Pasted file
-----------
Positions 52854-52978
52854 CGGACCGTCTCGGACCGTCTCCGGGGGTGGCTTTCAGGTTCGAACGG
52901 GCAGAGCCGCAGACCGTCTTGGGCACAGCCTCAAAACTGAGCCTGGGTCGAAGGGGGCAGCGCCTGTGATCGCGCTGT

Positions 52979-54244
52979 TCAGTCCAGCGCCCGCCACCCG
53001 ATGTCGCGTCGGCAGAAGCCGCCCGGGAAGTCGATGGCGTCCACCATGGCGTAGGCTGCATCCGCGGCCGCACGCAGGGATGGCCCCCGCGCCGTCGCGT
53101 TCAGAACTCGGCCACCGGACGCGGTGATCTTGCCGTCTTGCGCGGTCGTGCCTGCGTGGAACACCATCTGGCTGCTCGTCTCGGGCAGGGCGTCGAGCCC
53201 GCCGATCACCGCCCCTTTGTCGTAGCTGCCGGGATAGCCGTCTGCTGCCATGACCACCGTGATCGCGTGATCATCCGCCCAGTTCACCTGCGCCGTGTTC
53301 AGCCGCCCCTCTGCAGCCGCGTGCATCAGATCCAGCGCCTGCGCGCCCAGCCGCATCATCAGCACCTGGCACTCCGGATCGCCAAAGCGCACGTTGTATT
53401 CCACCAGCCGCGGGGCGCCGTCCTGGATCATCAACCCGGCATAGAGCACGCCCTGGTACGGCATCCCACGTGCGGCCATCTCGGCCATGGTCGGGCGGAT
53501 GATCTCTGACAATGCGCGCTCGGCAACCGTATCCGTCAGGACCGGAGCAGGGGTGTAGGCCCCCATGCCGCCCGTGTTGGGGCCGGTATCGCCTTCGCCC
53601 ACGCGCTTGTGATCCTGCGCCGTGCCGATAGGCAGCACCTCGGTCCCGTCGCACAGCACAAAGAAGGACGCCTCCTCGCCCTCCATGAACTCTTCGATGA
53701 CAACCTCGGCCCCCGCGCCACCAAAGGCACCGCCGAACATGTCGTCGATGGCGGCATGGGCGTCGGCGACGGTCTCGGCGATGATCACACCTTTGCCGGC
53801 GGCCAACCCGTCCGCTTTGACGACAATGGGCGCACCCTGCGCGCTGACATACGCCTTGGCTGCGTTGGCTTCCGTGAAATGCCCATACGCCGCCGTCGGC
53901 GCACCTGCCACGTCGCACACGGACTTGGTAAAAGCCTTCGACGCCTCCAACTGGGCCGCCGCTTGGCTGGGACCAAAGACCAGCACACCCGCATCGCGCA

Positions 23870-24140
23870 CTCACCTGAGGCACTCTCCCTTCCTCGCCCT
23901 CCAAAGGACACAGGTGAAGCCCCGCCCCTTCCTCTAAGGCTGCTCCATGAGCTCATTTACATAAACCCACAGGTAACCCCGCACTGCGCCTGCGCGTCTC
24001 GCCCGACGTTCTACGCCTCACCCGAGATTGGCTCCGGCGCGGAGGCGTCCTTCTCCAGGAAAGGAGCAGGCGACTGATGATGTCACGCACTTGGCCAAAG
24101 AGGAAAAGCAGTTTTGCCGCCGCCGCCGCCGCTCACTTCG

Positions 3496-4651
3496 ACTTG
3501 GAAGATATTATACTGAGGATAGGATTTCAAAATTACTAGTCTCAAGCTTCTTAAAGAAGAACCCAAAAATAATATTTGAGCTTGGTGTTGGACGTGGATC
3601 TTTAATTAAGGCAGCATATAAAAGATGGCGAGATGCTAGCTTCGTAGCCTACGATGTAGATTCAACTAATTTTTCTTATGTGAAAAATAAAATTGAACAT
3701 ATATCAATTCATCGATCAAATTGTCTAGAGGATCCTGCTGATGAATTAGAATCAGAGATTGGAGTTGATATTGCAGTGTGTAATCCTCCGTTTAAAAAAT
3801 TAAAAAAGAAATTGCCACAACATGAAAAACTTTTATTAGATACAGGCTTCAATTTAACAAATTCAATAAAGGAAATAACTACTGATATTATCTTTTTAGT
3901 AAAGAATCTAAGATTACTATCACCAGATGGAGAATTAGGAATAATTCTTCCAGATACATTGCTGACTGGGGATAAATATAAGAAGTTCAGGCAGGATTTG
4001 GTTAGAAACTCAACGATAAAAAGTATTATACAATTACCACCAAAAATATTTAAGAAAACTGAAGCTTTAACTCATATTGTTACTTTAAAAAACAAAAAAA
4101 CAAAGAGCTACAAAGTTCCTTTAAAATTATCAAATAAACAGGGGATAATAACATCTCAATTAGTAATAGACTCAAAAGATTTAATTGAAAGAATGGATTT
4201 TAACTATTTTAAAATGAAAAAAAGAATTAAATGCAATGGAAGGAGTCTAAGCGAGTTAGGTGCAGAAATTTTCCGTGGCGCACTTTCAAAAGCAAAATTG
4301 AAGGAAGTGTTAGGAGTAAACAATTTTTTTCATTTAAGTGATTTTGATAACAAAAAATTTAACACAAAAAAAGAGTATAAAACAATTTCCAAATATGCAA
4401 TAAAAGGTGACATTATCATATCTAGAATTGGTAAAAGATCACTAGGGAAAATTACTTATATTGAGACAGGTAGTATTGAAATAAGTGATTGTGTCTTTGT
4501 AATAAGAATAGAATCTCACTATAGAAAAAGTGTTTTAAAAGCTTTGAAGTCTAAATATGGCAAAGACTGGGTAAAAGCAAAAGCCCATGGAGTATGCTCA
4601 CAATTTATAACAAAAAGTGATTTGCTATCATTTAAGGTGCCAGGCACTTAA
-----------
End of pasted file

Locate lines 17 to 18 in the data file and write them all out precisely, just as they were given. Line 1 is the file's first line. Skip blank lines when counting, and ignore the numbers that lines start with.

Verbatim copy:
23870 CTCACCTGAGGCACTCTCCCTTCCTCGCCCT
23901 CCAAAGGACACAGGTGAAGCCCCGCCCCTTCCTCTAAGGCTGCTCCATGAGCTCATTTACATAAACCCACAGGTAACCCCGCACTGCGCCTGCGCGTCTC